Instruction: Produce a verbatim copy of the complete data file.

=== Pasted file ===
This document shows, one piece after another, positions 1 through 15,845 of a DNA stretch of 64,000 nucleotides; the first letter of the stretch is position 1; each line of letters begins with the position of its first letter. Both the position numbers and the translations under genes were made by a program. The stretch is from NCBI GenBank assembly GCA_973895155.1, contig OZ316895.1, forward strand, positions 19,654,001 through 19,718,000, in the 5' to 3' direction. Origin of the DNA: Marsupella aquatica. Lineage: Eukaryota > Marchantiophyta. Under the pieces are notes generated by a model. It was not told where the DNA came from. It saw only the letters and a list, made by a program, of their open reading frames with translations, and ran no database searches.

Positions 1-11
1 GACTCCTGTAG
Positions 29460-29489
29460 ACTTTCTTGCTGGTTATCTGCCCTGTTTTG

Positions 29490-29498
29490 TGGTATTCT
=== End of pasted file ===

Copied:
This document shows, one piece after another, positions 1 through 15,845 of a DNA stretch of 64,000 nucleotides; the first letter of the stretch is position 1; each line of letters begins with the position of its first letter. Both the position numbers and the translations under genes were made by a program. The stretch is from NCBI GenBank assembly GCA_973895155.1, contig OZ316895.1, forward strand, positions 19,654,001 through 19,718,000, in the 5' to 3' direction. Origin of the DNA: Marsupella aquatica. Lineage: Eukaryota > Marchantiophyta. Under the pieces are notes generated by a model. It was not told where the DNA came from. It saw only the letters and a list, made by a program, of their open reading frames with translations, and ran no database searches.

Positions 1-11
1 GACTCCTGTAG
Positions 29460-29489
29460 ACTTTCTTGCTGGTTATCTGCCCTGTTTTG

Positions 29490-29498
29490 TGGTATTCT